Which one should you choose?

It's purely a personal choice.  Some divers prefer neoprene whilst others swear by membrane.  They both do exactly the same job but in slightly different ways so it really is a case of personal preference.  There is also a wide range of colours and styles to fit both men and ladies so there's no excuse for not looking good.  The added bonus of course is that none of our dry suits will make your bum look big! (Probably)  Of course we will always try to steer you in the right direction and offer you sound advice based on the sort of diving you're looking to do.  As a broad guideline, if you're looking to dive mostly during the main UK season (May to October-ish) then something like the Northern Diver 'Vortex' is well worth a look at.  If on the other hand you're looking to hit the water all year round for both training and fun dives, then you might opt for the Otter 'MK 2 Skin', ND 'Cortex' or the neoprene offerings by these maunufacturers.  These are more robust and will take a bit more of a pounding.  There are other suits available from different suit makers and we are more than happy to get them for you should you wish.  Your other choice is the Dive Odyssea made to measure neoprene dry suit.  This is a great cost effective way to kit youreself out with UK diving in mind but at a lesser price than the other options.  As you can see, there is a dizzying array of choices and we fully understand that it's all too easy to get carried away and spend your well earned cash on something that's not appropriate for what you want or need.  Come in and talk to us; we're here to help.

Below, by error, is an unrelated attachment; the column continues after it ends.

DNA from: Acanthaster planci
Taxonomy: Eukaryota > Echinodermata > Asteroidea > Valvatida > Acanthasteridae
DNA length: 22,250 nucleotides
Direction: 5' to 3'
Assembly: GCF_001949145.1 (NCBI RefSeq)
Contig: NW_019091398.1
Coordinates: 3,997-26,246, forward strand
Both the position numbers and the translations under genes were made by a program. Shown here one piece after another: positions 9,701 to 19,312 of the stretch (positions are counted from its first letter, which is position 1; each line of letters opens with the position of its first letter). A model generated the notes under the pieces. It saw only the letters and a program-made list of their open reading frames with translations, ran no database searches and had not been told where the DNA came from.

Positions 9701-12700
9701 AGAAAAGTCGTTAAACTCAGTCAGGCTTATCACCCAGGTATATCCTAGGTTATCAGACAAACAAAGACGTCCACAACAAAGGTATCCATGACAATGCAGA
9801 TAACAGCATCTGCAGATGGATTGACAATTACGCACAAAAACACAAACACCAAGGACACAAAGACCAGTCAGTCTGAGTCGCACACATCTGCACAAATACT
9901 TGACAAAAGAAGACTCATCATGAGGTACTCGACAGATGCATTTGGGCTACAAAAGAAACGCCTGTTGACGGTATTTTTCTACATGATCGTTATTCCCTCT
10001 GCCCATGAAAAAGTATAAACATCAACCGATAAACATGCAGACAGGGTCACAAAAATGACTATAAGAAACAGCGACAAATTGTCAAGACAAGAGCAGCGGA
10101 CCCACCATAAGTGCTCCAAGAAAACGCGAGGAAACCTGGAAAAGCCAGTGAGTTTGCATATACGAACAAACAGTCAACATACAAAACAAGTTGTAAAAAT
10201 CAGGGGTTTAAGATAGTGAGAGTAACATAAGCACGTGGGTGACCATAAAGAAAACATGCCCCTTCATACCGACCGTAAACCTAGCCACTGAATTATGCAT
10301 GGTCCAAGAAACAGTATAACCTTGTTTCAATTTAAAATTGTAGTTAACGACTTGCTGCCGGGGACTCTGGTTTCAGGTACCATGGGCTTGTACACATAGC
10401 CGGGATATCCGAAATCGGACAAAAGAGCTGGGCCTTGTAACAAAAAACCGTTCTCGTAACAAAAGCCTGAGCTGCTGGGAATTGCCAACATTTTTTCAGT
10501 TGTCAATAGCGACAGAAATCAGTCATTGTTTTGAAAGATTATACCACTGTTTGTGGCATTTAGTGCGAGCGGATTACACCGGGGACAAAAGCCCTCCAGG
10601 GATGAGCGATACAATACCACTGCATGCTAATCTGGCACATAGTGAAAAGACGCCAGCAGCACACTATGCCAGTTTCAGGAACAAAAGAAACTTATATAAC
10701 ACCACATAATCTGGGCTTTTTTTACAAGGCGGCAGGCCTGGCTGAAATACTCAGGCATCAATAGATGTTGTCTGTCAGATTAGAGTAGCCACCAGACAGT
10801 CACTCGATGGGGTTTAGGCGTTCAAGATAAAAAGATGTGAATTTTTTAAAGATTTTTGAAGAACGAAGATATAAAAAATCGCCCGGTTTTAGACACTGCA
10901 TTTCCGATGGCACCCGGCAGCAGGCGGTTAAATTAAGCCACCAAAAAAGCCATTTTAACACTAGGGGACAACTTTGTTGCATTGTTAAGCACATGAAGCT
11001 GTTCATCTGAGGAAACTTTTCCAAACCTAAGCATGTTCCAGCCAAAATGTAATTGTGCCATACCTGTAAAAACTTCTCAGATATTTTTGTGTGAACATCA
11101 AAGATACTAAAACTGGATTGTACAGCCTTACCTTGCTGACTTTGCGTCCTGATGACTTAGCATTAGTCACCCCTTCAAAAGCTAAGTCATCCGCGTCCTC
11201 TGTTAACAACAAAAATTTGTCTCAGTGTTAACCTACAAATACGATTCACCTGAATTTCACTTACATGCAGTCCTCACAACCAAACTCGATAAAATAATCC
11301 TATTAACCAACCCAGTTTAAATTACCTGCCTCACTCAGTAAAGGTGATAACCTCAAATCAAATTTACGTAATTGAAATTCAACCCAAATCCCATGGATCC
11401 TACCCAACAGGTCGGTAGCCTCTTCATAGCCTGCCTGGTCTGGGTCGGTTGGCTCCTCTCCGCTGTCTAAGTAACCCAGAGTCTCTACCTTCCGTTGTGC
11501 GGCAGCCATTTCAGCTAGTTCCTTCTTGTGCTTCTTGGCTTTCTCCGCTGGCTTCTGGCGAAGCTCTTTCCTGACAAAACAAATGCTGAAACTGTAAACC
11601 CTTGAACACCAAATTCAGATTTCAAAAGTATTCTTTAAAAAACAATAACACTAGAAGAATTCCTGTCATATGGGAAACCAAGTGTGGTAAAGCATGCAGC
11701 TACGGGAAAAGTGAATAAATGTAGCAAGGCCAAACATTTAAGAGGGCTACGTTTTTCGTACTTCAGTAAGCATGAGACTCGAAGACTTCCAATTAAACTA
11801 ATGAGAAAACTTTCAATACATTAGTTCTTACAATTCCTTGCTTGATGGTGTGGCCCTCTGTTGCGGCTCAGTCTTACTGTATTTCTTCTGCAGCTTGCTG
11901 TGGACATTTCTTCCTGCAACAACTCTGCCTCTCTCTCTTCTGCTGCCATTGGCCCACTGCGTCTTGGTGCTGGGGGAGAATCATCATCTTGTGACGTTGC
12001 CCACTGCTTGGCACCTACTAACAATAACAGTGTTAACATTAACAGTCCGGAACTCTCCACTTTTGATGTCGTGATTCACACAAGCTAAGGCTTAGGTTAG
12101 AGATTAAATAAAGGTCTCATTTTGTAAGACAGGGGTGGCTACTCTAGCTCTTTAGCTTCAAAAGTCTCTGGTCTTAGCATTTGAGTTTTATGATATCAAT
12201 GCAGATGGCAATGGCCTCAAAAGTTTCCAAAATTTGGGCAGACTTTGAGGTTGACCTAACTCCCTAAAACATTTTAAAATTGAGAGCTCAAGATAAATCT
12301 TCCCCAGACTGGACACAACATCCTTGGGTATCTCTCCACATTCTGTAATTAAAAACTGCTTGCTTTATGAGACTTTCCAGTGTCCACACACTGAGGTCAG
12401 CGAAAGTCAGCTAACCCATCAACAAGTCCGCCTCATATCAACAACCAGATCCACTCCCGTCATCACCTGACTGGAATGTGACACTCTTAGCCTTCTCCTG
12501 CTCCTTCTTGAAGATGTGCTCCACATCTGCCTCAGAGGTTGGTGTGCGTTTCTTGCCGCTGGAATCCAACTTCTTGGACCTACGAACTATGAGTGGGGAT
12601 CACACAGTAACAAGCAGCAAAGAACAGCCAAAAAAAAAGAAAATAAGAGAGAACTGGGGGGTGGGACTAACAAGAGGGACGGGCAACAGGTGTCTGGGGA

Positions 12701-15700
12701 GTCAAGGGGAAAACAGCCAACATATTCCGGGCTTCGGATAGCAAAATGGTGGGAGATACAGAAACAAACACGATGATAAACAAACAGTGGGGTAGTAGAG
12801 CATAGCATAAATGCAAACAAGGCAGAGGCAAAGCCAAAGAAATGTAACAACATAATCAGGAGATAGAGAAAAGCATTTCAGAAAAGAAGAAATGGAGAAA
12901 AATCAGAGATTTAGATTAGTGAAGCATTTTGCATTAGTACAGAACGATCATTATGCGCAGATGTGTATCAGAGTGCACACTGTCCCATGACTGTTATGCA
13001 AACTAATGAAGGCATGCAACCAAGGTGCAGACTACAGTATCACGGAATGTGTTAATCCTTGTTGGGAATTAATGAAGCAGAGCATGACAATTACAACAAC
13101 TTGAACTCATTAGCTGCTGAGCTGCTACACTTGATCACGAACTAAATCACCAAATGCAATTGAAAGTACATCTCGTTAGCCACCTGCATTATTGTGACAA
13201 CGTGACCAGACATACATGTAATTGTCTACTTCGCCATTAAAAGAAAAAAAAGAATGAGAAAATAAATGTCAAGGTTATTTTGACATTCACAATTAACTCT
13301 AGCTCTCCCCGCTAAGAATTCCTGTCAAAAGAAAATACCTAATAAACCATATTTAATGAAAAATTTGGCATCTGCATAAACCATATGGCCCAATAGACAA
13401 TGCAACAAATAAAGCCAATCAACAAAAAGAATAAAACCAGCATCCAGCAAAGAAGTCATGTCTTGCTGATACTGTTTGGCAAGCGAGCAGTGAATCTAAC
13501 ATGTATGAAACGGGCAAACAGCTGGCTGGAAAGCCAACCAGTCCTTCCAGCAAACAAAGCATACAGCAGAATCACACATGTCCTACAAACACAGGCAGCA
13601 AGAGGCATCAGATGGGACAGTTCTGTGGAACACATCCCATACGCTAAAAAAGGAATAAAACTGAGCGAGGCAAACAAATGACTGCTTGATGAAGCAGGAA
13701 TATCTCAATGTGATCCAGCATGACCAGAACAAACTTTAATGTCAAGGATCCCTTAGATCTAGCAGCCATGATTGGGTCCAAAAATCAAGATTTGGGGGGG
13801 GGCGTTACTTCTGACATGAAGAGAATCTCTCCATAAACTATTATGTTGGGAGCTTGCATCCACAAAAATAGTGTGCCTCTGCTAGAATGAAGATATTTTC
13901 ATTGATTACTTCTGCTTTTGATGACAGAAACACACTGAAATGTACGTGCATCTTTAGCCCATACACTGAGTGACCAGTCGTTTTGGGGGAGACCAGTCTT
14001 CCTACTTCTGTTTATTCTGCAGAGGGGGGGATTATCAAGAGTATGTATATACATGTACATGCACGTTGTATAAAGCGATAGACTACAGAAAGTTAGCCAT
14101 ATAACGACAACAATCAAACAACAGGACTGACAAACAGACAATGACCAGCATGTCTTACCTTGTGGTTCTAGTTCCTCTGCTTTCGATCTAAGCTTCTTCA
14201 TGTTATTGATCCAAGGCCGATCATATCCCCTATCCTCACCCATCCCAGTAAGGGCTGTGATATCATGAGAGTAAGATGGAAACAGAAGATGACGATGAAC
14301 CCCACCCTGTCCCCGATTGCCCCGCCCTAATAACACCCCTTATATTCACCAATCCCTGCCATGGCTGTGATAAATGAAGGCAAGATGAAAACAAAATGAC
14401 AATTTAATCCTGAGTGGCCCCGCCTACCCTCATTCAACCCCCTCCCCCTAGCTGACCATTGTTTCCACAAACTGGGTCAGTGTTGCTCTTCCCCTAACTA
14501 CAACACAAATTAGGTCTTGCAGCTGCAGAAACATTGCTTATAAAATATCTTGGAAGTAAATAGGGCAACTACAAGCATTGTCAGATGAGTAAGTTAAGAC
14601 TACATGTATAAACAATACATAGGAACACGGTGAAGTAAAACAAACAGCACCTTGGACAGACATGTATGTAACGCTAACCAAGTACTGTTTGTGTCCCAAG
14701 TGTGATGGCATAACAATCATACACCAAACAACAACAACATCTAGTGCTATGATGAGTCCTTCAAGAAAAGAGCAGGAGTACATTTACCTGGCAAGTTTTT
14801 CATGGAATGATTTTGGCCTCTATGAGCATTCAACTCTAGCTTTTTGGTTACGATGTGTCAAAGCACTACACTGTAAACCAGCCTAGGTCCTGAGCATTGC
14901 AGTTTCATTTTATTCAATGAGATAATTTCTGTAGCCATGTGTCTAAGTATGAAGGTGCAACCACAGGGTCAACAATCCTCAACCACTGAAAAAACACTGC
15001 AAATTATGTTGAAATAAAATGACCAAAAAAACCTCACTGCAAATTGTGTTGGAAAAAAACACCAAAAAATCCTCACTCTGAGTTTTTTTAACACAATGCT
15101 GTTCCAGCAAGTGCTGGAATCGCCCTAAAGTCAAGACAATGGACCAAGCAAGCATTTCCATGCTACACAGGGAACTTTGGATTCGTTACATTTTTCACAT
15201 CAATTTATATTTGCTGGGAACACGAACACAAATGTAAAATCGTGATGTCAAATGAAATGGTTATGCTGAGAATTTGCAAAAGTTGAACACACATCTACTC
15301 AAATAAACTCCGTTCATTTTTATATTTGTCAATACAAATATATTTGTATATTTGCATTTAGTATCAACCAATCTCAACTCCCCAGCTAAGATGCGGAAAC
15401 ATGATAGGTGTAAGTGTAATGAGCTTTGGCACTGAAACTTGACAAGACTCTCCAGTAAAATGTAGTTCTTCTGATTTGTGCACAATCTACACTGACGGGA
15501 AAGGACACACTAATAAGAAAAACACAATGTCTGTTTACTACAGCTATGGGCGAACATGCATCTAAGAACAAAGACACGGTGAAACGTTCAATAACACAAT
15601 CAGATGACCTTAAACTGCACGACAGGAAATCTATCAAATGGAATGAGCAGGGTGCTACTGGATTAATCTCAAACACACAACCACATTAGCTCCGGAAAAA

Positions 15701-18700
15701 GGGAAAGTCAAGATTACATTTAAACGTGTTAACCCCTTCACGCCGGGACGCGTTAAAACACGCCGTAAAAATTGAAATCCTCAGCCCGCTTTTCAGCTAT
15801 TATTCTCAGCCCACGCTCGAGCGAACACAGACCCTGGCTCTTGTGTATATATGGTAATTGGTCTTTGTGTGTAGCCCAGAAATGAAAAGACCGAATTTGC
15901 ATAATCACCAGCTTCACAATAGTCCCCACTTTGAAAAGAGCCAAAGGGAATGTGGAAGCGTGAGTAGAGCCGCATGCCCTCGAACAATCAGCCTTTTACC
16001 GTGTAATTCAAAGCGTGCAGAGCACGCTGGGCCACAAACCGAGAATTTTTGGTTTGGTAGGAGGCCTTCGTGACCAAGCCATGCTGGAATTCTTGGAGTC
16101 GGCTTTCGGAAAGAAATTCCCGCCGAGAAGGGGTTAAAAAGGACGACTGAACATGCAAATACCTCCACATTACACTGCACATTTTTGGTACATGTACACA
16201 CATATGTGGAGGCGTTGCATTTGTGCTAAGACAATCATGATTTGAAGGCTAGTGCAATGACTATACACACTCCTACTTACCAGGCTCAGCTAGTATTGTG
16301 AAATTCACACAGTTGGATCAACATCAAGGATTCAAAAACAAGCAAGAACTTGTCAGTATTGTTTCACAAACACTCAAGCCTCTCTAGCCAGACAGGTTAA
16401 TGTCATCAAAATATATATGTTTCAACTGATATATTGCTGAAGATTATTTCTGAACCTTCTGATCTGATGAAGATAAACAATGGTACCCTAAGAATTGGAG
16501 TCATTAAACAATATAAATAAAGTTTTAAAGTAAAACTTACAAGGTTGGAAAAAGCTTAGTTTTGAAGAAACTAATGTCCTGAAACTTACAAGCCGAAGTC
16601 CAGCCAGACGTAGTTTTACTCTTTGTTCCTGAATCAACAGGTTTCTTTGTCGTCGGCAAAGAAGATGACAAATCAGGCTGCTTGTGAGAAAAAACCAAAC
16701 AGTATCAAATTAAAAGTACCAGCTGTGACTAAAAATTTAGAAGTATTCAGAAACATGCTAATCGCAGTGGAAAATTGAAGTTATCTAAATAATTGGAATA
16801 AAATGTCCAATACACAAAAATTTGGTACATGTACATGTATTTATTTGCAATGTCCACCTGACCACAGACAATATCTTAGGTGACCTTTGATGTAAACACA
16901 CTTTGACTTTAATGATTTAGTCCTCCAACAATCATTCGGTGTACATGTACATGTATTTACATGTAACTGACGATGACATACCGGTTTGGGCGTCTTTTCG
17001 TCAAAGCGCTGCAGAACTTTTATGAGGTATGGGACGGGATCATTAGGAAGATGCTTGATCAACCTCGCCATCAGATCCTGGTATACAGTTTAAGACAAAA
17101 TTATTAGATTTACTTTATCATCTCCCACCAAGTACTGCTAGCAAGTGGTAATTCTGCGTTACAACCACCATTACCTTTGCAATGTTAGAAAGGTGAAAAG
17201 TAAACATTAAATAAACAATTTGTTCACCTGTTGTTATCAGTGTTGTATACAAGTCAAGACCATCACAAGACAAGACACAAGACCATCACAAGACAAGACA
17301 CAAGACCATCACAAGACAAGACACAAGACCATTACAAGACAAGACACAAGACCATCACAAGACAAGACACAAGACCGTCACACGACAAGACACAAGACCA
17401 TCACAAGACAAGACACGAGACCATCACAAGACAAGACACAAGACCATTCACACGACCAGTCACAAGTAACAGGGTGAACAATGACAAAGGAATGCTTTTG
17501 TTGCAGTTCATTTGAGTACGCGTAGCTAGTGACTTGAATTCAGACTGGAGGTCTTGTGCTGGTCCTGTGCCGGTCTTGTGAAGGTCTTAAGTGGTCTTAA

Prices range from £380 up to approx £900.



Otter 'MK 2 Skin' membrane suitUndersuits for Dry SuitsOtter 'Velvet' ladies membrane suitWeezle Extreme undersuits